Voice & Swallowing Disorders

Treating Voice Disorders at Wake Forest Baptist

In addition to extensive swallowing therapies, Wake Forest Baptist offers advanced treatments for patients with voice problems.  We work closely with each patient to create a treatment plan that may include one or more of the following:

Pulsed KTP laser treatment

The pulsed KTP laser technology procedure to treat vocal fold lesions can be done in the office. A thin, flexible telescope is passed through the nose to get advanced imaging and easy access to the larynx, or voice box. 

Laryngeal Videostroboscopy

This is a minimally invasive procedure during which a small camera is passed either through the nose (flexible distal chip endoscope) or the mouth (rigid endoscope) to take magnified pictures of the throat while the patient makes different sounds. The video is recorded and used to evaluate laryngeal function, assess vibratory characteristics of the vocal folds and determine if any lesions or growths are in the larynx. The physician uses this information to determine the cause of vocal complaints.  Learn more about laryngeal videostroboscopy.

Laryngeal Control Therapy

Laryngeal control therapy teaches patients how to prevent or quickly resolve episodes of shortness of breath (SOB) caused by paradoxical vocal fold movement, also known as vocal cord dysfunction. This is done through a combination of breathing exercises designed to help the vocal folds fully open and relax during episodes of SOB, called respiratory retraining, and therapy to reduce upper airway sensitivity to triggers. Therapy includes education on ways to improve laryngeal health and hygiene. Laryngeal control therapy may also be used to address chronic cough or throat clearing associated with irritable larynx syndrome and is sometimes recommended in conjunction with medication. Patients are typically seen for 2-4 sessions, approximately once every 2-3 weeks.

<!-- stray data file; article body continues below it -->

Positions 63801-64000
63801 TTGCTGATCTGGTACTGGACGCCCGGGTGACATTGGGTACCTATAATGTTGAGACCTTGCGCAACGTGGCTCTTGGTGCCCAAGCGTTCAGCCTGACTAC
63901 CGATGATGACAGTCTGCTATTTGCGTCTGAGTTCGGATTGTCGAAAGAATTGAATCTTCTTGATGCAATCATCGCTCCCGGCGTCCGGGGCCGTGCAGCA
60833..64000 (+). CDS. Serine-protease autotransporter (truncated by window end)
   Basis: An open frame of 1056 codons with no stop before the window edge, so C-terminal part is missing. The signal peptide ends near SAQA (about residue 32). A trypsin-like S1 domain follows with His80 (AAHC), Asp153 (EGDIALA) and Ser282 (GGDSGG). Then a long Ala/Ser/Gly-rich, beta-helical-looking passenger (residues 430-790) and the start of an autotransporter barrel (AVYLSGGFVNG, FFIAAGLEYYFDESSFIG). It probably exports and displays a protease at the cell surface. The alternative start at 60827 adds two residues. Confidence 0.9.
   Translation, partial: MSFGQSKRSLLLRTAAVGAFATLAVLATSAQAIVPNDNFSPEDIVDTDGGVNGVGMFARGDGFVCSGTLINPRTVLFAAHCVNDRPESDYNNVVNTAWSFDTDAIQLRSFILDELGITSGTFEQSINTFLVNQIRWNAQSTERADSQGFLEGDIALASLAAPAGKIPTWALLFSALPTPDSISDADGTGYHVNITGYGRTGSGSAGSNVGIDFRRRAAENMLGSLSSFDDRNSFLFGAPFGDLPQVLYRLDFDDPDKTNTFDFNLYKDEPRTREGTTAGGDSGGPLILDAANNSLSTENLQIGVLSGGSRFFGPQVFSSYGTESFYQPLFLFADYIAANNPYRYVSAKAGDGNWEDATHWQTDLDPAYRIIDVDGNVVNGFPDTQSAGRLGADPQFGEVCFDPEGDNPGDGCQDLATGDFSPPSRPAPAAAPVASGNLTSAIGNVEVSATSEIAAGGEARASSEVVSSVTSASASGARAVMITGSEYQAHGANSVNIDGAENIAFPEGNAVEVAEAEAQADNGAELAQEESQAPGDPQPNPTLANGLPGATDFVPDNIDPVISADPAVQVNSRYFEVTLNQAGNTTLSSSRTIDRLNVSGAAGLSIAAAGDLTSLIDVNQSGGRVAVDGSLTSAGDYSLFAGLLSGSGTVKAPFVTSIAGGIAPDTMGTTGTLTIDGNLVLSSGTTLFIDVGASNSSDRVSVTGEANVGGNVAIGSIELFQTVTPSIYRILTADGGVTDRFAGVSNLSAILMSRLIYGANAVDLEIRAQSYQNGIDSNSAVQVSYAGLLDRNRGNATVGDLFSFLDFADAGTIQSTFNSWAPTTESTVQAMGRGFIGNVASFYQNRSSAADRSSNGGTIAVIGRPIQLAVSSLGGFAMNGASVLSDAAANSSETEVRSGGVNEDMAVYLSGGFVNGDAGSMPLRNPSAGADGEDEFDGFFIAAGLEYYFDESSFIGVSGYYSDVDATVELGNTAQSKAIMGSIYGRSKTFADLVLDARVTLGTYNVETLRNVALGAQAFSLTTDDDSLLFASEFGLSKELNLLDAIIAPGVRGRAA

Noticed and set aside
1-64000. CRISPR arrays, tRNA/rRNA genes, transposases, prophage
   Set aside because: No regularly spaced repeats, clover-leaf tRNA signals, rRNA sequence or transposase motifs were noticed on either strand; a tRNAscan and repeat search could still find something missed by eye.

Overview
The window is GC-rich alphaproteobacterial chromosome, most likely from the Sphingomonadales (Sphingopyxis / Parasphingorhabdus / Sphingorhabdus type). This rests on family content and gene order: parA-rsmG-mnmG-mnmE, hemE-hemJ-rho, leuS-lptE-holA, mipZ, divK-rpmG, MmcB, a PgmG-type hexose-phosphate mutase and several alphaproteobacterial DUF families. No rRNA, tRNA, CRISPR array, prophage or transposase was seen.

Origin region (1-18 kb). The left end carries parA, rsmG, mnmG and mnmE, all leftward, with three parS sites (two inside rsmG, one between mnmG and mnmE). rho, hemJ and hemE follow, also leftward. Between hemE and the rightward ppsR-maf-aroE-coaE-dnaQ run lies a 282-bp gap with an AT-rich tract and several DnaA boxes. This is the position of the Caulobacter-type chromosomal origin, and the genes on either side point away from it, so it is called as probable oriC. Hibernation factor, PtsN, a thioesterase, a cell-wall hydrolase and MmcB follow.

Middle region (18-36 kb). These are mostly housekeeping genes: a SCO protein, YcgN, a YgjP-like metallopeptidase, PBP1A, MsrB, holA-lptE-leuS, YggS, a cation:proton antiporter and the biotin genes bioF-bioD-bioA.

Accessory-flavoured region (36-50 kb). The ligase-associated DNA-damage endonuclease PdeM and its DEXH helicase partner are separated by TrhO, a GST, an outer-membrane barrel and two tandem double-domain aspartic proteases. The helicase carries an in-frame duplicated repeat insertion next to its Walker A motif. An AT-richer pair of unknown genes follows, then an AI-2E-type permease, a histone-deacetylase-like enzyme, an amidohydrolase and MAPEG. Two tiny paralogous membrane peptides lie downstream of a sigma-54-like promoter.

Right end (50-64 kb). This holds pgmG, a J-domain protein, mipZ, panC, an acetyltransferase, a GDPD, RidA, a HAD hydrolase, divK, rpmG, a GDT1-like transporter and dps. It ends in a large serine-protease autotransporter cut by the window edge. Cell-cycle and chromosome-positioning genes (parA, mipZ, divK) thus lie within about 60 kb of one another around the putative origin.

Laryngeal Electromyography

Laryngeal electromyography is a test that is performed in conjunction with a neurologist to test the strength of the muscles in the larynx, or voice box. Learn more about laryngeal electromyography.

Voice Therapy

Patients have a comprehensive acoustic and perceptual voice evaluation to analyze the severity of the voice disorder, determine how the complaints affect daily vocal demands and assess the likelihood of positive response to voice therapy.  If the patient enjoys singing, be it around the home, in church or professionally, the evaluation includes assessment of the singing voice by our voice pathologist and singing voice specialist.  The patient and clinician review the findings and work together to formulate the goals for voice therapy.  In the majority of cases, vocal complaints resolve or significantly improve within 3 to 5 sessions, with the patient typically seen every 1 to 2 weeks.  

Acoustic data may be used to aid in the diagnosis of certain neurological conditions affecting the voice, such as spasmodic dysphonia or tremor, or to determine the effectiveness of Botox injections. Patients who undergo surgical excision of a lesion on the vocal folds are typically referred for both pre and post-operative voice therapy to optimize healing.

Voice therapy is tailored to each individual. Techniques may include low abdominal breathing, resonant voicing, easy onsets, flow phonation, confidential voicing, open throat phonation, voice building (strengthening), respiratory retraining and call-out exercises.   Vocal flexibility or strengthening exercises are frequently accompanied on the piano, with patients given a CD of the exercises to practice at home. The goal of therapy is to give the patient the tools needed to consistently produce a clear, strong voice. 

Make an Appointment with Voice Team

Call 716-WAKE or request an appointment online.

 

 

 

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Last Updated: 08-29-2014
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Disclaimer: The information on this website is for general informational purposes only and SHOULD NOT be relied upon as a substitute for sound professional medical advice, evaluation or care from your physician or other qualified health care provider.